- New Targeting Capabilities: Similar Audiences for Search, Demographic Audiences for Search, Tablet Bid Modifiers
Advertisers have long been able to apply remarketing audiences to search campaigns (RLSAs) to target a very specific set of website visitors on the search channel. However, when those audience pools are low-volume, campaigns do not see enough traction and sometimes do not deliver ads altogether.
Similar audiences for Search allows brands to expand their high-engaging (but possibly low volume) remarketing audiences using lookalike modeling. This helps prospect new customers based on high-potential, high-converting audience behavior.
Along the same lines, Google is now allowing brands to apply demographic parameters to search targeting. Advertisers will have the option to narrow in searches based on age, gender, and parenthood.
Last, Google has finally introduced the ability to modify bids on tablet devices. Google historically had lumped tablet devices in with desktop computers, contrary to actual user behavior. Now advertisers can adjust media spend and delivery based on desktop, mobile, and tablet.
What this means for you: Your campaigns now have even more ability to hone in on specific audiences. While the search channel provides strong intent signals based on search queries, the main disadvantage it has versus social media is the lack of data layers to target against. By including the three updates above, advertisers should apply as many data points as possible to narrow in targeting and make search work harder.
- New Design: AdWords Redesign
If you aren’t in the UI on a daily basis, the AdWords dashboard can be a question mark when it comes to finding the data and insights you need (even we specialists have to look things up!). Planned for 2017, Google’s product team will be testing and launching a brand new user interface for the AdWords platform.
This UI is designed to bring the most important features together in a simplified view so that whoever is managing or accessing the account can see campaign health on quick view.
What this means for you: Spend less time customizing columns and cycling through tabs to get the data and insights you need. The streamlined interface will allow all parties to better communicate account insights and health and allow advertisers to focus on the optimizations that have most impact.
Google is committed to serving advertisers and consumers in the mobile-first world, and the changes slated to launch for AdWords make it better for both parties to deliver and receive the value they want. Anvil is diving headfirst into these changes, applying new products as they become available, and invite you all to come along for the ride!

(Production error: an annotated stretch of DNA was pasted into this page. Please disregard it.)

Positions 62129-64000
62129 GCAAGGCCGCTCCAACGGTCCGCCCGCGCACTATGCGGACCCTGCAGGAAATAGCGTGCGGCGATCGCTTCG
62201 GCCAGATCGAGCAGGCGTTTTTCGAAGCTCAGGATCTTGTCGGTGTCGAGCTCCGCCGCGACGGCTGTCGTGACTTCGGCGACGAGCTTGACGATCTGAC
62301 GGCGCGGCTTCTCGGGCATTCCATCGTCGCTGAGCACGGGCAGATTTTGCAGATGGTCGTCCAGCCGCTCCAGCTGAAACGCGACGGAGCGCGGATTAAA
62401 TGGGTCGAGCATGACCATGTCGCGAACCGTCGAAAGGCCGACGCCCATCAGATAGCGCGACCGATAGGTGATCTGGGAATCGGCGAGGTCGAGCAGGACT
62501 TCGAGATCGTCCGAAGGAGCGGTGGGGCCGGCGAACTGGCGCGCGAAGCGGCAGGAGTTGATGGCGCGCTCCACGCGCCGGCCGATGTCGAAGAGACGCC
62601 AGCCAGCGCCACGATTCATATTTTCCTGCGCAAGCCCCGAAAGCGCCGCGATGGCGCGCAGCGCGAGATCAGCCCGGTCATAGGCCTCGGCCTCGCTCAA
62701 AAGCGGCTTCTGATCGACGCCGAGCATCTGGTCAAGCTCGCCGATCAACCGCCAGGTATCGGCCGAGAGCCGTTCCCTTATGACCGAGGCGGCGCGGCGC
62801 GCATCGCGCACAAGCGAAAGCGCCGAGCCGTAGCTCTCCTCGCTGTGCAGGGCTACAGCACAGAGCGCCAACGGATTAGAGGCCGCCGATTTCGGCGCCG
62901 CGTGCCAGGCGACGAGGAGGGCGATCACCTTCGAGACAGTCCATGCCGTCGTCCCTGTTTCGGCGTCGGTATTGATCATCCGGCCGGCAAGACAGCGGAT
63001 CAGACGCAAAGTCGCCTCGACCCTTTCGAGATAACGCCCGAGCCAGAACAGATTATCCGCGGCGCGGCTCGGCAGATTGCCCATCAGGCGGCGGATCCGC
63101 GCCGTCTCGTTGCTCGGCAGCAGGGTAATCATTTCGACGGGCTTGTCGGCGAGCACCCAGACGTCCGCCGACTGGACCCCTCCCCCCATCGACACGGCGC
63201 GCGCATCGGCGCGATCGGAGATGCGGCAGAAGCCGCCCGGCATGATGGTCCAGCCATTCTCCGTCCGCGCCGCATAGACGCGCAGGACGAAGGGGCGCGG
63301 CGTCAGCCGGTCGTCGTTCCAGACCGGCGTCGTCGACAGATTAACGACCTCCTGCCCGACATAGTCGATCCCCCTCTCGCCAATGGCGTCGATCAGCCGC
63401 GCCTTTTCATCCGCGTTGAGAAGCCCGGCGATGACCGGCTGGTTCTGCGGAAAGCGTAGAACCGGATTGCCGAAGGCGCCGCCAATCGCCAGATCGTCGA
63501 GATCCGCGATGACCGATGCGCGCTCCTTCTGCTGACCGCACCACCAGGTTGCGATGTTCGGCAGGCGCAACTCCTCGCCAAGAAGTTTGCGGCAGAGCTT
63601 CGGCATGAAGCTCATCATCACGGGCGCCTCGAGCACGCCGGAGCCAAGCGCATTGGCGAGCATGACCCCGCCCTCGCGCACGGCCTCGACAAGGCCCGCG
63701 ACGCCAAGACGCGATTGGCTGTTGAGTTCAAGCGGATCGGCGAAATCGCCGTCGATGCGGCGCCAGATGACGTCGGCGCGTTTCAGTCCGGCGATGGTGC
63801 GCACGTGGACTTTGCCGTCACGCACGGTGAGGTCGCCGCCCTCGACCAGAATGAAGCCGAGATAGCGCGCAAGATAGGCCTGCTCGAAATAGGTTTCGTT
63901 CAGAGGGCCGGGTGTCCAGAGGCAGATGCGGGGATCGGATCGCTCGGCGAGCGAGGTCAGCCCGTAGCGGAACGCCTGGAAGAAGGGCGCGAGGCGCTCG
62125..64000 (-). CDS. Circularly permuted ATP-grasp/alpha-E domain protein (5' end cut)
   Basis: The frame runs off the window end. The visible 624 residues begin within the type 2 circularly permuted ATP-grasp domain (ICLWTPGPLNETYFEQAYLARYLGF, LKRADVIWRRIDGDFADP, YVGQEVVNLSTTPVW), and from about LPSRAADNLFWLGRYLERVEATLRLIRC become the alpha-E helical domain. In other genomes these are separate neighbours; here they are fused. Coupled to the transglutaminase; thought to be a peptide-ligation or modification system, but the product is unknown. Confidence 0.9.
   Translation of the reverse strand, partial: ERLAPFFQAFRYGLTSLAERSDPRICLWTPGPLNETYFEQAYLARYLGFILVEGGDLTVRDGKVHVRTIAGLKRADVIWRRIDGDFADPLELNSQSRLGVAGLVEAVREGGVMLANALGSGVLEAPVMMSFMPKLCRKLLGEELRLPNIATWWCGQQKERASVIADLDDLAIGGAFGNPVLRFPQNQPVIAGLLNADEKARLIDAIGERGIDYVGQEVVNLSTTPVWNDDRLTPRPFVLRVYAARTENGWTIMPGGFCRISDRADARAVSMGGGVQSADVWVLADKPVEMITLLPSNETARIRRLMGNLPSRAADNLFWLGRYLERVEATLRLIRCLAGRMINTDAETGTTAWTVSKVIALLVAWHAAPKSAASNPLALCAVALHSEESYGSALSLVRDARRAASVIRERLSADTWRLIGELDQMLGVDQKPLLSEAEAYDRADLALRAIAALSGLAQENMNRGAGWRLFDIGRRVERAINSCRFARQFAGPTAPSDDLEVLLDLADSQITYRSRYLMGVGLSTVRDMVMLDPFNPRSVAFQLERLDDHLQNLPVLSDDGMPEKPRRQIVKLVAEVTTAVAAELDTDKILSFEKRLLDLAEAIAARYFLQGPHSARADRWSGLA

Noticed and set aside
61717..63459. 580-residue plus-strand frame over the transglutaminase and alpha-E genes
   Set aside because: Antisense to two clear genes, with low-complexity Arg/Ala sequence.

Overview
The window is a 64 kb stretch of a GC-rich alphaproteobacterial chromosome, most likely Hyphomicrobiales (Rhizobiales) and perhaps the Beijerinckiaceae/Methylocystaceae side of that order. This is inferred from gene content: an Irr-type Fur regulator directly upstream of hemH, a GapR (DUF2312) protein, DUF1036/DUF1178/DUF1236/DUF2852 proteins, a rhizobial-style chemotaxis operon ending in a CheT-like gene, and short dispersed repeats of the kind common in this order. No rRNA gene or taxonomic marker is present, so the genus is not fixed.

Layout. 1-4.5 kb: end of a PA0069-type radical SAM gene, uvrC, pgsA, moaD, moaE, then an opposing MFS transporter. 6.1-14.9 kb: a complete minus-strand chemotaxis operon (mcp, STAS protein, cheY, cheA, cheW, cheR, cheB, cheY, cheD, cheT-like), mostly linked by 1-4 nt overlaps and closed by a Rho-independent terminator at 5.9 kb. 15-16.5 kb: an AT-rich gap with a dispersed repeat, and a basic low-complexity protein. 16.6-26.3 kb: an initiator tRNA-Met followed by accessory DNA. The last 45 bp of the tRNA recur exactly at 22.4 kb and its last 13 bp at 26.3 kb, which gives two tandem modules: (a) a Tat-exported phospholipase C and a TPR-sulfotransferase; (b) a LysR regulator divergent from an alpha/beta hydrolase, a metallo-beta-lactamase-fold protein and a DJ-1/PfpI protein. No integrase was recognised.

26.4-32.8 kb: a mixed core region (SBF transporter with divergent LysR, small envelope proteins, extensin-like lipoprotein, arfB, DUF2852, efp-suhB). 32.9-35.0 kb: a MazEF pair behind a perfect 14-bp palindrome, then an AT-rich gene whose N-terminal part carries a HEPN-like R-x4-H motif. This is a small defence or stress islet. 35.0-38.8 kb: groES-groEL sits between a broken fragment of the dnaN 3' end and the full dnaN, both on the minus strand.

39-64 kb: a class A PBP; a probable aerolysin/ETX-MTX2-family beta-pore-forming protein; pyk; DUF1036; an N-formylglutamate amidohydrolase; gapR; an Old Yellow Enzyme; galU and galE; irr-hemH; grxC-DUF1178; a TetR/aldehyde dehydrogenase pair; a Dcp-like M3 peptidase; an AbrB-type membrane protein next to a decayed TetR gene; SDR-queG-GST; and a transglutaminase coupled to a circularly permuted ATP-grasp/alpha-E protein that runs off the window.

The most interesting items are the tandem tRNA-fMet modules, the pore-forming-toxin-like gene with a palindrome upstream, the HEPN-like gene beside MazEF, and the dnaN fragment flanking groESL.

TL;DR (Too long; didn’t read)
- Google is designing for a Mobile-First world, prioritizing new product features on the mobile consumer. Advertisers need to integrate mobile as a part of their strategy’s foundation, not just an afterthought.
- Expanded text ads: two 30-character headlines, one 80-character description line. More real estate on search = more importance on creative testing and competitive benchmarking.
- Local search ads: Brands can include unique offers and expandable, customizable local business pages for ads that appear on Google Maps and local search results. Brands can also create Promoted Pins to show offers on Google Maps. Advertisers need to cater messaging and offers to the mobile user looking for immediate relief and convenience on-the-go.
- Responsive display ads: Display ad creation will be simplified to 4 main elements: headline, description, image, URL. These will then be optimally placed on GDN inventory based on placement requirements. Advertisers can focus on creative testing over variation generation. Advertisers will need to zero in on top elements to drive click-throughs.
- Similar audiences for search, demographic audiences for search, tablet bid modifiers: Google is adding more data layers to search targeting, allowing advertisers to create lookalike audiences, apply demographic parameters (age, gender, parenthood), and adjust bids based on more devices (tablet). Advertisers need to integrate as many applicable parameters to make sure campaigns remain efficient and performing well.
- AdWords UI Redesign: To reduce information overload and highlight actionable insights, Google will be revamping the AdWords UI this and next year. Advertisers will be able to use the new interface to better communicate account health and opportunity and reduce the time taken digging for data.